I got it from the New York Times article. http://www.nytimes.com/2002/08/27/fashion/27DRES.html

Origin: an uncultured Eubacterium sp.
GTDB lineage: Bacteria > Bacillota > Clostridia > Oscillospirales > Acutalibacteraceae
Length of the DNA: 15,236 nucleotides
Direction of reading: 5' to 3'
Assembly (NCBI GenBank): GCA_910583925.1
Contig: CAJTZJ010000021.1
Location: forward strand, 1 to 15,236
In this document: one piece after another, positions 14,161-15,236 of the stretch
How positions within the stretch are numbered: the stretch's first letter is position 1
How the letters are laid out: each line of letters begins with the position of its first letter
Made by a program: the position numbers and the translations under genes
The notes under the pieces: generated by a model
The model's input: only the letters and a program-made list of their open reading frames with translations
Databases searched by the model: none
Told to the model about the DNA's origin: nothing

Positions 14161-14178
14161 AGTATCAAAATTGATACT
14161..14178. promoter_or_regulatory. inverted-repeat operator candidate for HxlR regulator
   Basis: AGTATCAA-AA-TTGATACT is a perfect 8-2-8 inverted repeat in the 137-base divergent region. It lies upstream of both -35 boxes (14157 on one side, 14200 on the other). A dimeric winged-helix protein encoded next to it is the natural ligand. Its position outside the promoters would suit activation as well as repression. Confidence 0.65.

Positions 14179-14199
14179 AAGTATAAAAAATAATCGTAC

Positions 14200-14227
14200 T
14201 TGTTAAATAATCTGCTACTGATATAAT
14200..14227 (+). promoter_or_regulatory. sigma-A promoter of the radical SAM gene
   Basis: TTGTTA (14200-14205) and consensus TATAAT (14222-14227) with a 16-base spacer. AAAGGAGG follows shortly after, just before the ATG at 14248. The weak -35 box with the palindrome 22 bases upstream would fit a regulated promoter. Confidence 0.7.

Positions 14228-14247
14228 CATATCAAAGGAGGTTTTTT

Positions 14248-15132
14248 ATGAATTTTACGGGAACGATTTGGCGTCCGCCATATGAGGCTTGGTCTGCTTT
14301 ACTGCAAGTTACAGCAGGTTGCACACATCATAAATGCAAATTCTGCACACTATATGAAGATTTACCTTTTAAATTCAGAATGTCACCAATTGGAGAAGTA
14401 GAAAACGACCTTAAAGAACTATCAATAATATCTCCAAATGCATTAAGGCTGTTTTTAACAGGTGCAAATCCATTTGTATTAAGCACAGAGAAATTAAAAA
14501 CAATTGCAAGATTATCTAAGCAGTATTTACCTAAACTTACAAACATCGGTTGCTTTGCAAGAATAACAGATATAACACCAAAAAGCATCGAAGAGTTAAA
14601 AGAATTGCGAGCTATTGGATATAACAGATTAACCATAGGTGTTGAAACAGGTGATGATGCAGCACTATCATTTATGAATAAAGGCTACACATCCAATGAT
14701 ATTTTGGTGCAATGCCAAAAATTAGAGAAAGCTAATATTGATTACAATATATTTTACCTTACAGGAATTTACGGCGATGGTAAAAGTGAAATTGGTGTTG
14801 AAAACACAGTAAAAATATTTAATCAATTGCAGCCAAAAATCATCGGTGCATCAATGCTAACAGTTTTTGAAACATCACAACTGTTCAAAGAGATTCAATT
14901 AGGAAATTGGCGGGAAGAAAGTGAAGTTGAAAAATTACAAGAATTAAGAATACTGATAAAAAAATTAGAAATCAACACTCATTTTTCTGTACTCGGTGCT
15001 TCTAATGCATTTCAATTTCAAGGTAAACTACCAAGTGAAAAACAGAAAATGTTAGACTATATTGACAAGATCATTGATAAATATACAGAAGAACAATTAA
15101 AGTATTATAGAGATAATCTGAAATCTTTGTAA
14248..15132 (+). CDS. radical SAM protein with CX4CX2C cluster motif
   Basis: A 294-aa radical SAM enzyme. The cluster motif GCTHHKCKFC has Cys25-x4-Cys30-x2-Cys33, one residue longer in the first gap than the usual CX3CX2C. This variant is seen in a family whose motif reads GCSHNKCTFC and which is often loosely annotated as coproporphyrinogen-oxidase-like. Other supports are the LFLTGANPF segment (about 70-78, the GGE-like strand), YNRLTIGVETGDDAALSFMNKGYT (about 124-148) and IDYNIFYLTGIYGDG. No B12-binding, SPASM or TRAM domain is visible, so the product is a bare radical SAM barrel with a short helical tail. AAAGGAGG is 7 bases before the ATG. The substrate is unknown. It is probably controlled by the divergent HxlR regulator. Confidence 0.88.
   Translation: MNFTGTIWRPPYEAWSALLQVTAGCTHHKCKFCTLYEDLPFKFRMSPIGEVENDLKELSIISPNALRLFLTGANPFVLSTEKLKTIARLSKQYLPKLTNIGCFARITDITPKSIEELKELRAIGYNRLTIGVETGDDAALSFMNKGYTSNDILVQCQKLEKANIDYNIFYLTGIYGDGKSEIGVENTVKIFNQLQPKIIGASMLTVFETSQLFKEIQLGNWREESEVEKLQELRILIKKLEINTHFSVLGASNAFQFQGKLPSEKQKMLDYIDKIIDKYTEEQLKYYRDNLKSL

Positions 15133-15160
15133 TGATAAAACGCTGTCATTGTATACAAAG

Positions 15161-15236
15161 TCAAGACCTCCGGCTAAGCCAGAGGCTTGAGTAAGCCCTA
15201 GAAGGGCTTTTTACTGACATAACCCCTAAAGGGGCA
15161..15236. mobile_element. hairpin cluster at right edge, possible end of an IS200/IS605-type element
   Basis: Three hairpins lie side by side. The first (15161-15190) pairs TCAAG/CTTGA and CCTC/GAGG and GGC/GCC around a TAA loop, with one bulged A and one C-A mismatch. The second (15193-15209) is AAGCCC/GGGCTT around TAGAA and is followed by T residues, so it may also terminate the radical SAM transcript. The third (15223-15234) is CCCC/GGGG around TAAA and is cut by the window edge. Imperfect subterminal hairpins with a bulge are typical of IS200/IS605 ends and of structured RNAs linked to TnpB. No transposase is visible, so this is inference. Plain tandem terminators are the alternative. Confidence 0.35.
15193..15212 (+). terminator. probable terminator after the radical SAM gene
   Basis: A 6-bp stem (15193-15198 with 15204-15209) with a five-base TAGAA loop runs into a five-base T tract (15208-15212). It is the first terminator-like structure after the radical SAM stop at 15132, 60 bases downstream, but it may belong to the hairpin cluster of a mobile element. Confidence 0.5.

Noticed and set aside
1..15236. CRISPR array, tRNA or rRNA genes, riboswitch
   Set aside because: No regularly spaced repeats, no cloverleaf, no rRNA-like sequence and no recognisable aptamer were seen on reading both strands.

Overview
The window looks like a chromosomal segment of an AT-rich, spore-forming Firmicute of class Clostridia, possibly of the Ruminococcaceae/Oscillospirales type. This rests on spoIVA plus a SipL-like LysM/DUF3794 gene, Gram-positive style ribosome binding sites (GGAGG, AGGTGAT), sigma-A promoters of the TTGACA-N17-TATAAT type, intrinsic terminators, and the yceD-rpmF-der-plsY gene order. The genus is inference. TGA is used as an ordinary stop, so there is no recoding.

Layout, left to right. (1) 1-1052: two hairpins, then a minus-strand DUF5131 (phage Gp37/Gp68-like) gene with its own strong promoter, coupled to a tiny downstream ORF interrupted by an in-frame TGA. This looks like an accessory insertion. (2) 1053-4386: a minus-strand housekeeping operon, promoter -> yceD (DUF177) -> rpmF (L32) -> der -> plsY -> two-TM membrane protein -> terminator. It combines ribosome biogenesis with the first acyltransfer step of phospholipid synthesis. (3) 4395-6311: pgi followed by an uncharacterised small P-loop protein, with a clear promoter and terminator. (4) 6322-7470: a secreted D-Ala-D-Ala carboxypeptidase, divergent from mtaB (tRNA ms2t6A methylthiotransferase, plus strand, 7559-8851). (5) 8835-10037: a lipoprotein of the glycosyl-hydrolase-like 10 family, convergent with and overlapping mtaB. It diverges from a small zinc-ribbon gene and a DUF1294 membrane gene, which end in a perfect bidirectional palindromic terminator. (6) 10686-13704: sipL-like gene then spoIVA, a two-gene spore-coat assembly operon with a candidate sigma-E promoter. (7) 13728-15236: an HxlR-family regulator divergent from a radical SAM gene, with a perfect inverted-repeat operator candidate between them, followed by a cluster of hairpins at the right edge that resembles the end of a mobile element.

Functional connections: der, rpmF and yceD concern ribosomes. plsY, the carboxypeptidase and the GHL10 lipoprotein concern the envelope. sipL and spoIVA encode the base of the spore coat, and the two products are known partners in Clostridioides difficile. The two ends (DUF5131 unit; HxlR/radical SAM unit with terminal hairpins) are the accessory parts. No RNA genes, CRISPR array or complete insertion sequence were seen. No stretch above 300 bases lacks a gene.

Unabashed Wal-Mart Shopper Speaks By CATHY HORYN 'm almost embarrassed to admit I buy my clothes at Wal-Mart. Not because of the radioactive scorn attached to the company, the world's largest "” 2,600 stores, $219 billion a year in revenue, slayer of mom-and-pop operations everywhere "” or even because, golly, Ned, it looks as if I won't make the International Best-Dressed List now. I'm embarrassed because such an admission sounds like fashion editor jive. Every week, about half the population of this country goes to Wal-Mart. That's about 100 million people. A fashion designer who thinks he has made it because he has a corner at Bergdorf Goodman, who enjoys the esteem of a few New York editors and socialites, wouldn't even graze the consciousness of a Wal-Mart shopper. Wal-Mart is too big for such an earnest accomplishment. "Wal-Mart makes you insane," said a visitor at one of a dozen Web sites that explore and condemn the behemoth's "everyday low price" aesthetic. Yet, insane or not, more people buy their clothes at Wal-Mart than at any store in the world "” about $25 billion in clothes and accessories. I started shopping at Wal-Mart six years ago, when I lived in Washington and would drive out beyond the Beltway to Virginia, where a couple of Wal-Marts were planted along the freeway. I didn't believe then, and I do not believe now, that I was encountering an "evil empire" (to quote from another Web site) but rather a profoundly Southern institution, with all its foibles, mannerisms and aromas. Wal-Mart smelled to me of the South, or what I remembered of the South from the years when I lived in the Tidewater. Cigarettes and roasted peanuts and aftershave. "I don't believe a big showy lifestyle is appropriate for anywhere," is how the store's founder, Sam Walton, once summed up its atmosphere. That was another thing that struck me. Here I was, in Washington and later New York, writing about a world of people, designers and celebrities who were constantly knocking themselves out to get attention. And Wal-Mart wasn't trying to impress anybody. It didn't care about any of that old business. The first hint I had that Wal-Mart was actually on to fashion, and absorbing what was happening on the runways, was a pair of black nylon sandals I bought in 1997. I found them in Asheville, N.C., on the way to pick up my son at summer camp. They had big silver O-rings on the sides, Velcro closures and corrugated rubber soles. Two years later, I had them on in Paris, at a Balenciaga show. "Are those Gucci?" Allen Questrom, who was then the chief executive officer of Barneys, asked me. "No, Wal-Mart." I smiled. "Nine ninety-nine." Then one day in the fall of 2001, I was at 550 Seventh Avenue, visiting a big-name American designer. He looked me up and down: the black Prada motorcycle boots, the pleated miniskirt, the moss-green fleece top embroidered with tiny flowers and edged with white blanket stitching. His eyes stopped on the top. "Is that Marc Jacobs?" he said. "No, it's Wal-Mart." I found the $13 fleece top at my local Wal-Mart, in Fishkill, N.Y., and like everything I've bought there "” peasant blouses, Western-style shirts in floral prints with pearlized snaps, all my summer shorts and an orange tank top emblazoned with a sequined pineapple (a bit of a miss but ChloÃ©-like, don't you think?) "” the garment had no famous brand name. Two of the biggest women's brands at Wal-Mart are Faded Glory and No Boundaries, a junior label, which the company started about seven years ago, said Barbara Bakalic, the brand's manager at Wal-Mart headquarters in Bentonville, Ark. It's this label that I now look for on my weekly scavenger hunts through Wal-Mart. I say that because no Wal-Mart store is really set up for a sophisticated fashion shopper. It does not promote clothes under the E-Z rubric of cheap chic, the way Target or Kohl's does. Nor does Wal-Mart abound in knowledgeable sales help or even many mirrors to see how things might look. You have to work to find something great amid the stretch pants and bloated sweaters "” and in a way, of course, that's part of the reward, the game. Last week, in Fishkill, when I had almost given up and was ready to slink out with my shampoo, I found a brown No Boundaries stretch top with a ruffle drizzling down the V-neck and a pair of jeans. The pants, made of two-inch-wide strips of washed corduroy, denim and a blue lace print, looked vintage. And, plainly, like those of Dolce & Gabbana or Marni. The cost was $17.98; the shirt, nine bucks more. I wore the outfit with a pair of Celine platforms, which at $420 would seem to explode the whole thing. But all right. Last Thursday, at the Kingston, N.Y., Wal-Mart, I found a red corduroy shirt bearing the new Olsen label, Mary-Kate and Ashley. The shirt was left fashionably unfinished at the hem, and it cost $14.98. Back in the game. "People are cross-shopping," Celia Clancy, a senior vice president for women and children's apparel at Wal-Mart, told me last Thursday in a conference call from Bentonville, joined by Ms. Bakalic and Claire Watts, a senior vice president for product development. They're going to DKNY and Old Navy and stores like Barneys, Ms. Clancy said. "But our primary customer is not you or me," she went on. "It's the guts of this country." This struck me, and maybe you, as a prim slap, a reminder that what matters in New York is not necessarily what matters to the rest of the country. Yet if Bentonville is not Paris, neither is it shut off from what's happening. In recent years, many of Wal-Mart's suppliers have moved into the area to respond more keenly to the retailer, and Ms. Clancy and Ms. Watts make regular trips to Europe to check out stores and PremiÃ¨re Vision, the fabric fair in Paris, for the latest trends. It's no accident that Wal-Mart concisely addresses the fall looks "” low-rise pants, denim dresses with lace-up necklines, those bohemian touches of patchwork. In the last five years, the company has made a concerted effort to offer more fashion, at the lowest price and has given special attention to fit. Every garment that Wal-Mart sells is sent to Bentonville to be fitted by technicians, Ms. Watts said. This month, Consumer Reports named Wal-Mart Faded Glory jeans the best-fitting denim brand on the market. But as the conversation returned to fashion and the fact that Wal-Mart, in its own quirky way, seemed to be in sync with what the magazines are showing for fall, Ms. Clancy hastily interjected, "We're not going upscale." She praised Target and Kohl's for their creative marketing but said, "We're trying to do what we do at Wal-Mart better." Referring to my comment about jumbled merchandise and a dearth of mirrors, she added, "We know that our presentation is an opportunity, as we say in Bentonville, and we're working on that." I don't want Wal-Mart to change, though it ought to be more socially responsive to growing concerns about child labor in the countries where many of its products, including apparel, are made. But there are enough companies scampering after the upscale consumer "” and without Wal-Mart's finesse or understanding of just how big this country is. Frankly, I don't put much store in the fact that I find cool things at Wal-Mart. I have the means and the access through my travels to buy whatever pleases me. That's the source of my regard for Wal-Mart. It knows this. And it doesn't care what I think.